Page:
mqudsi

Vector masking broken with unfilled mask

6 posts in this topic

Hi mqudsi,

I think you've misunderstood how these features work and have incorrectly set up your document. Both of the objects on the left hand side are actually vector clipped. This means that any object placed inside the parent object are clipped to them. Removing the green fill from this will just show the fill of the parent object's fill.

The right hand column are actually vector cropped. As the bottom object has no fill in that cropping object it will not show the content of the parent object. However as the stroke does have a fill, it is showing that area. 

Take a look at these two pages:
https://affinity.help/designer/English.lproj/pages/Layers/layerClip.html

https://affinity.help/designer/English.lproj/pages/Tools/tools_crop.html

ClippingCropping.png

clippingcropping.afdesign

Mark Ingram and Bri-Toon like this

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Thanks for the reply, Sean. The terminology is eluding me, but (referencing your images from here on out) I'm not understanding how the 4th image (bottom right) is correct. Each row has the same operation performed on it, each column has the same items/color.

 

The operation performed in the second row, as demonstrated in the first column, results in the intersection of the two shapes being retained. The green fill of the rectangle does not appear anywhere in that resulting image. When the only change that is made is that the green fill is changed to no fill, we go from "intersection of the two shapes retaining the fill of the red rectangle" to "stroke of second shape in the color of the first, and the intersection of the two shapes with the (no) fill of the second shape (rectangle)."

 

I am extremely confused how, if the only difference between operations 3 and 4 is the fill of the second shape which does not appear in the final result per image 3, do we end up with a completely different result.

DenisFerma likes this

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Hi mqudsi,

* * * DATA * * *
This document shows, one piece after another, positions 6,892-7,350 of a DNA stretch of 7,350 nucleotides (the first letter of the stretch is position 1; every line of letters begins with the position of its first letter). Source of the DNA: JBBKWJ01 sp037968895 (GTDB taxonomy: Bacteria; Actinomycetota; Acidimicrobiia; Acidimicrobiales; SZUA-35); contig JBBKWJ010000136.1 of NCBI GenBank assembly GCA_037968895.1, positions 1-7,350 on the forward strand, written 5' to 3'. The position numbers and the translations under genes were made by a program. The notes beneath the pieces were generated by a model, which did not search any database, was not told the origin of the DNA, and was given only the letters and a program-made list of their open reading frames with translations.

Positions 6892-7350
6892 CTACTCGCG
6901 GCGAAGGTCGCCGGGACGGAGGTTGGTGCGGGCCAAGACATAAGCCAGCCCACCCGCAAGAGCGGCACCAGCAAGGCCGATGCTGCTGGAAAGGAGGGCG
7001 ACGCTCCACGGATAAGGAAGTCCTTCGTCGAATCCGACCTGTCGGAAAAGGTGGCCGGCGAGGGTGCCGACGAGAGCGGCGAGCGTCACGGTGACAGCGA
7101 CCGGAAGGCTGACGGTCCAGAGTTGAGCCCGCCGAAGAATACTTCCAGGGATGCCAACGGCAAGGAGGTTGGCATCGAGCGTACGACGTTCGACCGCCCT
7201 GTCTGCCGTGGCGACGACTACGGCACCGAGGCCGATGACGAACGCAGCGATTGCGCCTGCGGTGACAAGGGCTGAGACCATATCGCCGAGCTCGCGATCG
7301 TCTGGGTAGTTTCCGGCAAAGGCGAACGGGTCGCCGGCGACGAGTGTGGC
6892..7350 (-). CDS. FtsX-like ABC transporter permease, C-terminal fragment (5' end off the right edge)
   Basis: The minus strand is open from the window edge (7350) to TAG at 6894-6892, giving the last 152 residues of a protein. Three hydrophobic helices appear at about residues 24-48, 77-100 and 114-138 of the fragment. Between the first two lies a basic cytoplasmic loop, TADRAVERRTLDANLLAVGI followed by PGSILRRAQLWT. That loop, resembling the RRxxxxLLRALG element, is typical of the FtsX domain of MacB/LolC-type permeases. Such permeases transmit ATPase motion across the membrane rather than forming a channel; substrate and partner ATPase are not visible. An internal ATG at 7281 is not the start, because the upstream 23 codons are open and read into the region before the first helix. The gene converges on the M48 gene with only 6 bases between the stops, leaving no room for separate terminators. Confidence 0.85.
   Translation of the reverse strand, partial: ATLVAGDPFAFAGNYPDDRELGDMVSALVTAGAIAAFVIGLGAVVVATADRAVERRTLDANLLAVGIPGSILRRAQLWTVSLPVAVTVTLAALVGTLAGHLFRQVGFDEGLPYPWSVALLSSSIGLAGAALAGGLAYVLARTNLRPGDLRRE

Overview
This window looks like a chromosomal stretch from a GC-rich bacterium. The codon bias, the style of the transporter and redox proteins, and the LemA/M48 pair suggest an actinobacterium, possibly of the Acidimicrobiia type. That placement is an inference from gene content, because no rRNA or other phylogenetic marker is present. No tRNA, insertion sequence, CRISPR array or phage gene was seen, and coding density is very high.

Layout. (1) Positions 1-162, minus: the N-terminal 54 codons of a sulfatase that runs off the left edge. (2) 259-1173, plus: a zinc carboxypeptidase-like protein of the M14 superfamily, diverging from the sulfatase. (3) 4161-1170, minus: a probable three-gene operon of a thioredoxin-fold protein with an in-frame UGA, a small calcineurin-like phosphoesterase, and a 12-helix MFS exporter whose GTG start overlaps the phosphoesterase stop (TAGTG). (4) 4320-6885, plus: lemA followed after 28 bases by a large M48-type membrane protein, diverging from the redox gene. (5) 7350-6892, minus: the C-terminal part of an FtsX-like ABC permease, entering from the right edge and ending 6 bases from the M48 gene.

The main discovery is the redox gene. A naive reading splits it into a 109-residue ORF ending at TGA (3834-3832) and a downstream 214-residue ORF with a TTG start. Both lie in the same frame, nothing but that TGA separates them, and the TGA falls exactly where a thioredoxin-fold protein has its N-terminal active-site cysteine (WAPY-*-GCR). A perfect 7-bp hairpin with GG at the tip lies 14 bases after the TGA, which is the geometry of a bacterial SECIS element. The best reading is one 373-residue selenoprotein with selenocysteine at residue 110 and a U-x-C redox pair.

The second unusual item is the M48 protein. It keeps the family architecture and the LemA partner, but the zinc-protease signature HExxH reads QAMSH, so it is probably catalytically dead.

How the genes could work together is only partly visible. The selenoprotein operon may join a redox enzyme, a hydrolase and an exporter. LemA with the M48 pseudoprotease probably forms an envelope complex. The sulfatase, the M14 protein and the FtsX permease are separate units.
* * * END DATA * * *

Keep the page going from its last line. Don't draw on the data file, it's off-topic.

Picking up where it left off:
You are confusing clipping with masking (which Sean is calling cropping). 

- In the first row you only see what's inside the triangle: on the left a green rectangle with a black stroke; on the right just the black stroke because the green fill was removed from the rectangle.

 

- on the second row the triangle is being masked by the rectangle - you are only able to see the triangle through the "filled/visible" areas of the rectangle (no matter if it's the stroke or fill): on the left both the fill and stroke of the rectangle allows you to see part of the triangle - because both stroke and fill have a solid colour; on the right just the stroke of the rectangle allows you to see part of the triangle because it's the only thing "filled with a colour" (it corresponds to the intersection of the stroke of the rectangle with the triangle area)

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Clipping is putting objects inside one another. Vector masking (not to confuse with pixel masking), is cropping them. So let's say you took a square shape and masked it on the top of a triangle. The square is a different color than the triangle. After masking, you now only see the top of the triangle cropped down to that square shape. That shape, which was a different color, is now converted to a square shaped mask. Now if the square was just a stroke and no fill, then it is the stroke that gets converted. That is why the forth drawing in your example looks like that. It got cropped down to the part of the shape that was visible, the stroke.

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Thank you both for explaining. I understand the difference between cropping and clipping, but it was @MEB's point about visibility's role in all this that cleared things up. I now understand (but still disagree with) the results that AD presents.

 

It is a difference in how AD treats objects vs how other software might. As a vector-based program, I would expect AD to treat a filled object and an unfilled object exactly the same, except in how they appear (i.e. unfilled is "filled but with transparent background"), whereas for a pixel-based program like AP or Photoshop (where masking comes from in the first place) it makes sense for masking to work on colored vs uncolored.

 

But when it comes to vector objects, an area "is present" when it has an enclosed path, not when it has color. For a rasterized/flattened pixel layer, AD should treat masking the way it does: by colored vs uncolored. But for vector objects, the definition of "existent" is fundamentally different, and imho only whether or not a closed shape exists and not whether it is filled with a color or has no fill should play a role.

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